An otherwise innocuous Nintendo U.K. tweet is earning sass and speculation from fans due to its incredibly poor timing. The account asked fans to shout out their favorite song from a certain Nintendo franchise, and because of the recent Nintendo music bans, it’s a little harder to listen to those right now than it used to be.
“What’s your favourite piece of music from the Legend of Zelda series?” Nintendo U.K. asked on Twitter. Unfortunately for whoever manages that social media account, no amount of adorably British misspellings of the word “favorite” could make fans forget the company’s most recent crackdown on Nintendo game music-focused YouTube channels. Twitter user yochili_ replied to the tweet, saying “i could link you if it was still on youtube.” Others, like newruinslevel, replied with similar statements.
this one pic.twitter.com/SWjowqxH0n
— ᵃˡˡᵒʳᵃ (@newruinslevel) August 15, 2019
One user, linkvron on Twiter, even speculated that Nintendo U.K. could be fishing for links to Nintendo music so the company can take it down. While this is probably unlikely, it’s hard to deny that the tweet’s timing is odd, to say the least.
Is this a trap for people to link youtube videos and you block them for music licensing?
— linkvron (@linkvron) August 15, 2019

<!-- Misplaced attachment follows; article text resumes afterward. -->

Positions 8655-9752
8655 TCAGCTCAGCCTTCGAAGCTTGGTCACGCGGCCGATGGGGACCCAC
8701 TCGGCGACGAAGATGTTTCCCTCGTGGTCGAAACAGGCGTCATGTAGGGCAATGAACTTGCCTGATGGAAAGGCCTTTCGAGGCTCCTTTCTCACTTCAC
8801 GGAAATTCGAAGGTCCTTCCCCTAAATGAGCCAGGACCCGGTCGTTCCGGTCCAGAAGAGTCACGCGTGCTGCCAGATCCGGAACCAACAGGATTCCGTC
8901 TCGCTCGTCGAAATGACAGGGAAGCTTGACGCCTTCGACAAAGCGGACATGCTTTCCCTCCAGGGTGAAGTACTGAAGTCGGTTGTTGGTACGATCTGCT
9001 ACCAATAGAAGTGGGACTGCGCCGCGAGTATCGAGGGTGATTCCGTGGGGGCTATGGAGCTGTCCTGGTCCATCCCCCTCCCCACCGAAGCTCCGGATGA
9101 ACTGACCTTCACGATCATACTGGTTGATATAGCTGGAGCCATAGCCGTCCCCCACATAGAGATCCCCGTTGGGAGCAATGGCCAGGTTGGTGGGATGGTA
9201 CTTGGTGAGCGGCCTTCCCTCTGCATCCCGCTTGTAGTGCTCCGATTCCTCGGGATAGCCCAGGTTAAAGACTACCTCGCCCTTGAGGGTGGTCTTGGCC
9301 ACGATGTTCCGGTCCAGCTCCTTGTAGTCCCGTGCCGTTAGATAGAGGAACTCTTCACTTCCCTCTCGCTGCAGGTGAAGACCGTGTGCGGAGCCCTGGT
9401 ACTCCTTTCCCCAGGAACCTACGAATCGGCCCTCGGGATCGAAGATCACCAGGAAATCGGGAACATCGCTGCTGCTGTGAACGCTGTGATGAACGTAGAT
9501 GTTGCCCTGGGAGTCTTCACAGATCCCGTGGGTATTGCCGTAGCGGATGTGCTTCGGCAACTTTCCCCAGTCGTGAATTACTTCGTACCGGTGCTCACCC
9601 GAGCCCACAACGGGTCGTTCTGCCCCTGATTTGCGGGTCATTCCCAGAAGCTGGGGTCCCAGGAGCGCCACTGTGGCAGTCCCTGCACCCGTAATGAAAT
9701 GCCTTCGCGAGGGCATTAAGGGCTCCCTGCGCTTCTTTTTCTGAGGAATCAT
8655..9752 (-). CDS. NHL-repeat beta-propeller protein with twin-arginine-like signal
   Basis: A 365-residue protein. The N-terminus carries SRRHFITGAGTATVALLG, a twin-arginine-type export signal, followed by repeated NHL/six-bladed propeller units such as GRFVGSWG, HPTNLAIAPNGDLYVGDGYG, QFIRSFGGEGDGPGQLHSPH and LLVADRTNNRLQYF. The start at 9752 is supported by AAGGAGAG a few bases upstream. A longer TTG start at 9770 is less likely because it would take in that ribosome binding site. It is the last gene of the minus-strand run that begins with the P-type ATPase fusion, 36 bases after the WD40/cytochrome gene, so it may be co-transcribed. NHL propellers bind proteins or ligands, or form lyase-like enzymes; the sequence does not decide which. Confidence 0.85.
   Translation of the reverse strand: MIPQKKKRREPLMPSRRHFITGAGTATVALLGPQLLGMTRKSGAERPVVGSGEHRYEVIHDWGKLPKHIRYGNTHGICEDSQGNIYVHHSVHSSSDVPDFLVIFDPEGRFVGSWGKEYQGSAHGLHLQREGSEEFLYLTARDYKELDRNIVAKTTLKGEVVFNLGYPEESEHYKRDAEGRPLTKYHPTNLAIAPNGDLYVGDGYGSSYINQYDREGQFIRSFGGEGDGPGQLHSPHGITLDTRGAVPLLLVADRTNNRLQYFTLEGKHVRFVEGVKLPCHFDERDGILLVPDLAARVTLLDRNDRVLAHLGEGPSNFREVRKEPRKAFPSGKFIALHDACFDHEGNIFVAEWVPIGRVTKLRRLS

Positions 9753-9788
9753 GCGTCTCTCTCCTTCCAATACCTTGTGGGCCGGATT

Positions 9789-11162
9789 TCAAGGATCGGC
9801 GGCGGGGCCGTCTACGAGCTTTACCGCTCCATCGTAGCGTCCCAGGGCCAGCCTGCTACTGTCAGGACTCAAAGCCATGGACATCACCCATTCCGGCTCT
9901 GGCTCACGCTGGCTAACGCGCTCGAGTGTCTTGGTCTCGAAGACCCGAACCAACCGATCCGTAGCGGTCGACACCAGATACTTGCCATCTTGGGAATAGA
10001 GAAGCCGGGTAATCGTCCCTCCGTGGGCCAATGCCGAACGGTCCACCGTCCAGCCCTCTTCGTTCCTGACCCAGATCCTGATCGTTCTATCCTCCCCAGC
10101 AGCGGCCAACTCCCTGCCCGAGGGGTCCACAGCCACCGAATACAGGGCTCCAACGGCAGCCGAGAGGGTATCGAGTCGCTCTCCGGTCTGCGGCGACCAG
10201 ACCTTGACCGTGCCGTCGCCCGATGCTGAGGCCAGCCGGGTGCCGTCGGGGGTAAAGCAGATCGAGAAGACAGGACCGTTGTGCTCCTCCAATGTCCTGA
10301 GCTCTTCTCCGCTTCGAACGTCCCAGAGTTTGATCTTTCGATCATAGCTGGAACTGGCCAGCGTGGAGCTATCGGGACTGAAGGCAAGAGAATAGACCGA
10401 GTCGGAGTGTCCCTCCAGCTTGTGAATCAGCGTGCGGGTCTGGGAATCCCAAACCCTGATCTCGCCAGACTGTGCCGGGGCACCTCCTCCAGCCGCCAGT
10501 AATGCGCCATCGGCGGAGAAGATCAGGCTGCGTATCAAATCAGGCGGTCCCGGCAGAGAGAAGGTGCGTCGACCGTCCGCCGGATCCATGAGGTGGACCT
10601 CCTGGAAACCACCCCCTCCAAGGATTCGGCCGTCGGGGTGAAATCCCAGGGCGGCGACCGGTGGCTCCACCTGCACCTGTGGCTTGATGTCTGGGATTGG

Nintendo has a long history of taking legal action against console modders, ROM sites, and fan games, but its most infamous implementation of copyright law is its semi-frequent YouTube copyright claims. Nintendo began claiming ad revenue on YouTube videos that featured its games years ago, a practice that it continued with varying degrees of intensity. The controversies came to a head in 2017 with Super Mario Odyssey’s release, and Nintendo finally somewhat relaxed its game content guidelines for online videos in late 2018.
Copyright-related Nintendo music bans have of course occurred throughout the company’s dealings with YouTube creators, but popular uploader GilvaSunner’s recent takedown has produced quite the amount of visibility for the issue. GilvaSunner’s tweet about the takedown, which contained a screenshot of email after email of copyright claims, has more than 38,000 likes and 8,700 retweets at the time of writing. Obviously, it is illegal to profit off of someone else’s copyrighted content, but some of the YouTube channels uploading Nintendo music may not be monetized, and many fans complain that — since most Nintendo music can’t be found on any streaming service — there’s not really anywhere else to listen to it.